indexing balls was not determined, the kit supplier advised that
their use was not essential.
Both main rotor blades exhibited extensive permanent upward bending. The blades were constructed of an extruded aluminium leading edge spar to which was bonded an upper and lower carbon fibre skin. The area between the upper and lower skin behind the spar was unfilled, except for the trailing edges which were bonded with an expanded foam adhesive. The deformation of both blades was similar, although the leading edge extrusion of one blade had fractured at two locations. Examination indicated that bending was consistent with both blades having been subjected to excessive air loads while the rotor system was powered. The examination concluded that when bending of the blades exceeded normal design limits, the rigid, less ductile carbon fibre skins, separated. The upper skins separated almost instantaneously, releasing the cloud of fine dust-like particles from the disruption of the foam bonding material.
Subsequent examination of the blades by an independent composite structure specialist found that the carbon fibre surfaces had separated from the spar due to shearing forces produced by excessive upward bending. The blades did not exhibit any pre-existing manufacturing defect or delamination failure in the composite material of the blades.
Centre of Gravity
The Centre of Gravity (C of G) of the helicopter was calculated to be within normal operating limits.
Civil Aviation Regulation CAR (1998) Part 21.191 (g) permitted construction and operation of the kit built Safari helicopter as an experimental aircraft solely for the education and recreation of the constructor. As the constructor of the major portion of the helicopter, the pilot was considered to be the manufacturer and was responsible for the acceptance and use of all the helicopter's components. That permitted the use and modification of components without the need for lengthy and expensive development normally associated with certification.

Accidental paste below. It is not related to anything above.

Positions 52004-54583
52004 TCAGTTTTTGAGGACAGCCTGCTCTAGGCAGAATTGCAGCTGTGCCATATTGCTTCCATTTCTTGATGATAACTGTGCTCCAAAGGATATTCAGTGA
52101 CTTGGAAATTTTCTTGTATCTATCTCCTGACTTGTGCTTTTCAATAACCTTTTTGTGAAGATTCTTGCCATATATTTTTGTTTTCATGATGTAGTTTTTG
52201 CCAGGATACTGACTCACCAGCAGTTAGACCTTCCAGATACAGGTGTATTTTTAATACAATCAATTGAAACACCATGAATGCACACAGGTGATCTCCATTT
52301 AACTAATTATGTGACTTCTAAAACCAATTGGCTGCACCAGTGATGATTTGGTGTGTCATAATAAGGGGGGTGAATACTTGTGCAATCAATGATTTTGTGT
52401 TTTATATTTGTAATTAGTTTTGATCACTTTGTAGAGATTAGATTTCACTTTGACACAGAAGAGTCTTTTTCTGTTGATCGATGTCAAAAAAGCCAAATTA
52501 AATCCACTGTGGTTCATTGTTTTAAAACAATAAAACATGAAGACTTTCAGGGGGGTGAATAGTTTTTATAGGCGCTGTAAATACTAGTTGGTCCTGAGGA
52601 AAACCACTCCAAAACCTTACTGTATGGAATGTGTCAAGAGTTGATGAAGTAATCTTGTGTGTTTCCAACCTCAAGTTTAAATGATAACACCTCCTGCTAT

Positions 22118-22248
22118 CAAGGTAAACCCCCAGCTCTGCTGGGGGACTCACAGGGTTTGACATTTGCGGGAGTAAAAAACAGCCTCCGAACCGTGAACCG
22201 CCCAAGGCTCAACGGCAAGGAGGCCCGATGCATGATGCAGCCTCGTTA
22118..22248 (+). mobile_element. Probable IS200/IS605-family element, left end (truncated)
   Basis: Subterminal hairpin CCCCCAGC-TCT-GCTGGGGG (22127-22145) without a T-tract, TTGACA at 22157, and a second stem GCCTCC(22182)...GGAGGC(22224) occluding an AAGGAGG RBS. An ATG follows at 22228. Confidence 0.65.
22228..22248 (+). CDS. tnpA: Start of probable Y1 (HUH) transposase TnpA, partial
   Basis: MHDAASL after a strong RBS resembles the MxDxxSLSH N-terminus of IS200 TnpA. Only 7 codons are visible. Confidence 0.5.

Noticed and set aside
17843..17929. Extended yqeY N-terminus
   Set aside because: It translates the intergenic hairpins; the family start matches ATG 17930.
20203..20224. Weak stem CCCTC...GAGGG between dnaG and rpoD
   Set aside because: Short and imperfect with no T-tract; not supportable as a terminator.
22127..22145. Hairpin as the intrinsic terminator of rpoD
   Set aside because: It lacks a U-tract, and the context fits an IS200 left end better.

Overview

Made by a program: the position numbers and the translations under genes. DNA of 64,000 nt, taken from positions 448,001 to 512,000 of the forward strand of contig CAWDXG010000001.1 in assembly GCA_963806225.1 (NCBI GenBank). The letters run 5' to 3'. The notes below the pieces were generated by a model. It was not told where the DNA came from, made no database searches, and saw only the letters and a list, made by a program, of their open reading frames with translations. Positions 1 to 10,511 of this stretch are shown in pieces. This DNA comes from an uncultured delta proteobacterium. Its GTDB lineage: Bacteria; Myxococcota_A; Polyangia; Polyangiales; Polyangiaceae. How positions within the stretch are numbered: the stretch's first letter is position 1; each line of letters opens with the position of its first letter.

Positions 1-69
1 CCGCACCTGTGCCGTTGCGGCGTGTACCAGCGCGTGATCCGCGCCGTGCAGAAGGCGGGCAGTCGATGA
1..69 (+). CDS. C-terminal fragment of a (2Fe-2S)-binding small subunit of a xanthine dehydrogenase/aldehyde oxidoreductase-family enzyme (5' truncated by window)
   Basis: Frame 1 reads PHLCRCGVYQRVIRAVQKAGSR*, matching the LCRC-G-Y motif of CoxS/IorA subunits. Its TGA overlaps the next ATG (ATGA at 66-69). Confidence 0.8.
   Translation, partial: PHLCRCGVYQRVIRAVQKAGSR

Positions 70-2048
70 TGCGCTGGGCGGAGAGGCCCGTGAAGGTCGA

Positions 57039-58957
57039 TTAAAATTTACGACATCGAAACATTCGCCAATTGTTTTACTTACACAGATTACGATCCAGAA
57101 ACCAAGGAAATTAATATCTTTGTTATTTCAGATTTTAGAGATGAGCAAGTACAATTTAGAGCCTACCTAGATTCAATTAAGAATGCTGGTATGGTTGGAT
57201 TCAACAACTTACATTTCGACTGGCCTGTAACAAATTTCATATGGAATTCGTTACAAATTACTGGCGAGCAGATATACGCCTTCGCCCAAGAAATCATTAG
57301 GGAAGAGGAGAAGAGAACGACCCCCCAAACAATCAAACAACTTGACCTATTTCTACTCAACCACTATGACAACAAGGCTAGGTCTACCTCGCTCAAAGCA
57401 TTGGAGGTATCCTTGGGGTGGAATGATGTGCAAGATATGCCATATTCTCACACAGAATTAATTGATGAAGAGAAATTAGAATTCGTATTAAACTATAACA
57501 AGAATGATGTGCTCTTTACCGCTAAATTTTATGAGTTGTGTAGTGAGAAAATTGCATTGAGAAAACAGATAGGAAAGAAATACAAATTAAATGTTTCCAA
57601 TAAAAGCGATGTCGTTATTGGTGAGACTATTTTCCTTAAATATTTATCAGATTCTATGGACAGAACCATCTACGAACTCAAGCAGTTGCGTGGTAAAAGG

The helicopter kit supplier did not approve any modification or alteration to the Safari helicopter or its components, other than those made by the factory. The kit supplier reported that following any factory modification to the helicopter, an extensive program of hover and flight testing was undertaken before acceptance. They also recommended that when constructors made modifications or substituted components, a similar testing program to that used by the manufacturer should be adopted.
The pilot was reported to have modified and replaced some components that had been supplied as part of the kit. Although the kit supplier reported that many of the changes had been made in consultation with them, the absence of a complete set of component modification records for the helicopter did not allow the investigation to authenticate information about those modifications or the testing of them.
Experimental aircraft were not required to have a Flight Manual, but it was expected that sufficient information for the safe operation of the aircraft was available to the pilot. A copy of a Safari flight manual was with the pilot's documentation provided to the investigation team. The manual was not identified as being specific to VH-VDB and the accuracy of information contained in it could not be validated. The provision and accuracy of information relating to the operation of the helicopter was the responsibility of the constructor.
Main rotor speed
Main rotor speed was one of the critical factors that determined the amount of lift generated by the main rotor of a helicopter. Engine power provided the force to overcome the drag of the rotor blades and attain a specific main rotor RPM. The pilot controlled engine power via a twist grip throttle control on the collective control lever. Although a mechanical linkage, described as a correlator, automatically adjusted engine power to approximate the power requirement for the collective control position, the pilot was required to make minor adjustments with the twist grip throttle. Despite the installation of a collective lever friction lock, the helicopter was not fitted with a governor that automatically maintained engine RPM and therefore main rotor RPM.